As you may have guessed, several studies HAVE shown a benefit in people who regularly play MMORPGs in terms of improving their grasp of a foreign language and several others have tried to unpick the processes by which this effect is realised:
- Kongmee, I., Strachan, R., Pickard, A., and Montgomery, C. (2012). A case study of using online communities and virtual environment in massively multiplayer role playing games (MMORPGs) as a learning and teaching tool for second language learners. Int. J. Virtual Pers. Learn. Environ. 3, 1–15. doi: 10.4018/jvple. 2012100101
- Peterson, M. (2010). Massively multiplayer online role-playing games as arenas for second language learning. Comput. Assist. Lang. Learn. 23, 429–439. doi: 10.1080/09588221.2010.520673
- Peterson, M. (2011). Digital gaming and second language development: Japanese learners interactions in a MMORPG. Digit. Cult. Educ. 38, 289–299.
- Peterson, M. (2012). Learner interaction in a massively multiplayer online role playing game (MMORPG): a sociocultural discourse analysis. ReCALL 24, 361–380. doi: 10.1017/S0958344012000195
- Zheng, D., Bischoff, M., and Gilliland, B. (2015). Vocabulary learning in massively multiplayer online games: context and action before words. Educ. Technol. Res. Dev. 63, 771–790. doi: 10.1007/s11423-015-9387-4
- Zheng, D., Newgarden, K., and Young, M. F. (2012). Multimodal analysis of language learning in World of Warcraft play: languaging as values-realizing. ReCALL 24, 339–360. doi: 10.1017/S0958344012000183
- Zheng, D., Young, M. F., Wagner, M., and Brewer, B. (2009). Negotiation for action: english language learning in game-based virtual worlds. Mod. Lang. J. 93, 489–511. doi: 10.1111/j.1540-4781.2009.00927.x
What does this mean to you? Well if you fancy learning Mandarin and can’t get over to China to immerse yourself in the language in person – you could download an app to learn the basic vocabulary, pronunciation of and word order for common phrases – and then sign up to a Chinese-speaking MMORPG. If you can find time to play for an hour or so every day then, before long, you’ll soon find yourself able to understand certain phrases that are commonly-uttered in the context of such games and who knows, you might even summon the courage to say something yourself. One thing is for sure, if you get yourself hooked on the game, then you’ll rack up the hours of immersion in that foreign language much faster than one or two hour long lessons per week…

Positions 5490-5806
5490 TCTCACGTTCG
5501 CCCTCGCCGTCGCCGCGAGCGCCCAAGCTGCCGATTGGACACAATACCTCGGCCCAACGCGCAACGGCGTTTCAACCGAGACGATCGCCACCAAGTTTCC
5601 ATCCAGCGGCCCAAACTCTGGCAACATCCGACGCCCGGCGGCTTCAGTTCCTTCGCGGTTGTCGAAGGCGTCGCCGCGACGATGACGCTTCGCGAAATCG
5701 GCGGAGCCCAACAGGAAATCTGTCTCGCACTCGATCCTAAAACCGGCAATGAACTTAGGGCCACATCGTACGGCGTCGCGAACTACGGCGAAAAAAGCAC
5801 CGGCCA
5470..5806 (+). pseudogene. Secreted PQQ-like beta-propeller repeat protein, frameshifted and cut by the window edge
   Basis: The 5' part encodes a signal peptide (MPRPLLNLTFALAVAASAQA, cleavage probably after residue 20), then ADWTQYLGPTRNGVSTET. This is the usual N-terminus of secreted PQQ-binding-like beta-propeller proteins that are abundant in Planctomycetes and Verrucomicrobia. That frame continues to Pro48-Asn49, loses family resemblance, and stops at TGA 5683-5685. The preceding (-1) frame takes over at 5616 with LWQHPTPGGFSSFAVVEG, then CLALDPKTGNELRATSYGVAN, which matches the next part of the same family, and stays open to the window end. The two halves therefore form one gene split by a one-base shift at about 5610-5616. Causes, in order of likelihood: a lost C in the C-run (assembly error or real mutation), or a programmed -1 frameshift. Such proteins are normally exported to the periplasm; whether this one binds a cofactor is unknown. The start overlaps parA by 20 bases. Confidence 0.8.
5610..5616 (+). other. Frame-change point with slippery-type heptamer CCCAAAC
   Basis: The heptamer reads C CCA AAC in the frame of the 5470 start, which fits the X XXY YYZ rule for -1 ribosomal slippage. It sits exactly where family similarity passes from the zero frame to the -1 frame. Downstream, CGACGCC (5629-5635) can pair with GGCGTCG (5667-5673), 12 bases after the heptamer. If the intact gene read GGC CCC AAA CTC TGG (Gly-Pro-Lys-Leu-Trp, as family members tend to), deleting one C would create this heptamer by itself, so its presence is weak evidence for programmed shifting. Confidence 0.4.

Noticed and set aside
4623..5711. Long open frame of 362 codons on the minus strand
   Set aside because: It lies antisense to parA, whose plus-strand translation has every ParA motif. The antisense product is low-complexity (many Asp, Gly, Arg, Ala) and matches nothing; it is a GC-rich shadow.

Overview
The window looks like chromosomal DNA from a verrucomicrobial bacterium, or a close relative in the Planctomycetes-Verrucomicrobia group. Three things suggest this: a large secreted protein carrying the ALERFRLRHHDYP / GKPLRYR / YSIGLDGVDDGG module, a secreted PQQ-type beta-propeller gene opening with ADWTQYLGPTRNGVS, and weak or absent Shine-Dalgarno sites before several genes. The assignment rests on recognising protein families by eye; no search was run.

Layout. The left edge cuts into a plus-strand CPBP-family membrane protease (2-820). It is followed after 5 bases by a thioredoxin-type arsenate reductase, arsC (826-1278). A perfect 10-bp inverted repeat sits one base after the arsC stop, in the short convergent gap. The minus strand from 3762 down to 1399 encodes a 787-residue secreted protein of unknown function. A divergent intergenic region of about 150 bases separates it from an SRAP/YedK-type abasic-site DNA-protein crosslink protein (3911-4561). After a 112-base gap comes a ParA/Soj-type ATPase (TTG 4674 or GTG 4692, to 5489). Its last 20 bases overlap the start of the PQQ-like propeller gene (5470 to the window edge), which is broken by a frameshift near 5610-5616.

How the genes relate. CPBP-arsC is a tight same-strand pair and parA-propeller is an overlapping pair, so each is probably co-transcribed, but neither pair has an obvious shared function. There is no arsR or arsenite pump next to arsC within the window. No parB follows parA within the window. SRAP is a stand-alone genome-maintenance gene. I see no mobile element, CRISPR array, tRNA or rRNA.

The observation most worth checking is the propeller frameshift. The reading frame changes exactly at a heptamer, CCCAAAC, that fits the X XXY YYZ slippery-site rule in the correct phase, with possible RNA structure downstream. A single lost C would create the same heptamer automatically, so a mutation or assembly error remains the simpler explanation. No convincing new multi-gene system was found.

In addition to these monthly brain blogs, I tweet about brain-related research that hits the press on a daily basis (@drjacklewis) and do a fortnightly podcast about recent quirky science stories called Geek Chic’s Weird Science. I have a new book – The Science of Sin – coming out next month in the UK (pre-order here) and in September in the USA (pre-order here). It now has its very own website where you’ll soon be able to find some video footage of a speech I gave from a soapbox at Speaker’s Corner and a fun quiz to help people work out which of the Seven Deadly Sins is the temptation they struggle with the most (www.sciofsin.com).